A few sprinkles fell on us as we got back into my truck—a good way to begin a day–good coffee, conversation, donuts, and a walk. And seeing a Great Blue Heron–reminding us both of our days in Potosi Wisconsin.
The south side of Beaumont features a tertiary water treatment area maintained as a wildlife/bird refuge called CatTail Marsh. It is 950 acres of water and marsh and reeds and alligators and frogs and birds. And now there is a lovely overlook with Seaport Coffee offered on Tuesday mornings.
We drove out expecting to see some of the 40 people who had expressed interest–but met only about four or five. Glen helped put together a coffee stand for the station; and we watched cement parking lot stations being fastened in the parking lot. It was cloudy and promised rain; not a lot of birds were out.
I did capture the red-winged blackbird—a reminder of my home in southwestern Wisconsin.
We picked up a brochure and map labeling all the birding sites in the area—a new project for us–that sounds like fun–if only the dogs would behave for such a project.
And then we were gifted with a plushie Northern flicker and a bluebird–each with their song playing when pressing a button on their back. AND learned of an education program featuring looking at the birds to earn a plushie. We are a tad too old to participate but hopefully this will be a fun grandchild thing.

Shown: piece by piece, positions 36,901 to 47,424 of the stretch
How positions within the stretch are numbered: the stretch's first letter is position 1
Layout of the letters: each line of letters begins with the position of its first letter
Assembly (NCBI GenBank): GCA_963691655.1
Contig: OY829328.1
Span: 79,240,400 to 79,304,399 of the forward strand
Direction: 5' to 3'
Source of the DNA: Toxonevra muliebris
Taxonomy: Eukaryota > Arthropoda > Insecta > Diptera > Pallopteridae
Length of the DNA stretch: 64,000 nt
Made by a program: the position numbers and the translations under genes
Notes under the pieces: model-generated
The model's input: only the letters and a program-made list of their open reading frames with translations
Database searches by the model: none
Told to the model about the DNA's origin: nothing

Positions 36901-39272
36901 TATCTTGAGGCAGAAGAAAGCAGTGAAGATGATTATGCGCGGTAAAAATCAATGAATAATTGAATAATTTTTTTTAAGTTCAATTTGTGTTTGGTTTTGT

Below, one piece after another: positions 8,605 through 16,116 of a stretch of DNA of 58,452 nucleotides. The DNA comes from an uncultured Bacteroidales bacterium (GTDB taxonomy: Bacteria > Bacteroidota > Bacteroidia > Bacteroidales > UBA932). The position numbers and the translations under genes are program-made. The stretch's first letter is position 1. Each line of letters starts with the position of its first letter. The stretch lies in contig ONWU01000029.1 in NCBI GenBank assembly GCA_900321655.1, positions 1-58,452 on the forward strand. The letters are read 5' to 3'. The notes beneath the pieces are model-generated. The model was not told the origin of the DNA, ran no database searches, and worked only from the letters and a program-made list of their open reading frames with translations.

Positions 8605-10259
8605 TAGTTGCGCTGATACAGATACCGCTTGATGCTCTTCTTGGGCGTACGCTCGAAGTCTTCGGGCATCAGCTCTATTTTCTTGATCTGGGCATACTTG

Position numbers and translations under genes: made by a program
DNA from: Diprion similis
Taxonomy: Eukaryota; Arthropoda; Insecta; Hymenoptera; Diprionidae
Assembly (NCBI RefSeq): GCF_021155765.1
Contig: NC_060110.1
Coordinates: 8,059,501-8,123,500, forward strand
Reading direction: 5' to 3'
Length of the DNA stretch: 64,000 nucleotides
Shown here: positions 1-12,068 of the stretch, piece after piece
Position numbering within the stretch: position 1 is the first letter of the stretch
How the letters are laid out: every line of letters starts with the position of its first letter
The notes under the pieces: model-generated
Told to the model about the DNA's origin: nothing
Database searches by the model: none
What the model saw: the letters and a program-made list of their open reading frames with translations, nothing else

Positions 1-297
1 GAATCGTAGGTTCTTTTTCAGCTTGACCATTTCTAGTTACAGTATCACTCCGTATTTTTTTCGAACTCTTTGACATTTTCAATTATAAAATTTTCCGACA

One of the most challenging things about art is taking its formal portrait.
I’ve tried enlisting local photographers leaving them with explicit instructions only to have images returned with clothespins fastening the piece on a wire–a sleeve was attached to the top; pieces shot at an angle; no detail shots.
That being a failure, I tried pinning the piece to my design boards–covered with gray felt. Then there was the problem of distance from the piece.
I tried hanging the piece on my front porch from hooks and a wire strung through the sleeve. Although I started with not a wisp of wind setting things up; by the time I was ready to push the button on the camera; gale force winds ruffled the edges of the piece.
My next effort including buying two sets of stands and a black photographic drape. This works well except on dark rainy days; additional lighting casts awkward shadows. And I was still limited by size.
And so, this is my next iteration for larger pieces. I hung two sets of brackets on the side of the shed; hung a drape leftover from a quilt show; set up the tripod–remembering the clamp for the camera.
Success for the smaller piece.
Excited by my success, I hung up the next piece. It was too long!
Up on the ladder I went, and moved the closet poles up next to each other.
However, I have a still larger one to photo today. I will be moving those brackets up about six inches.
Thanks to the Pixeladies, I know enough photoshop to crop and re-color, rotate, and resize the images.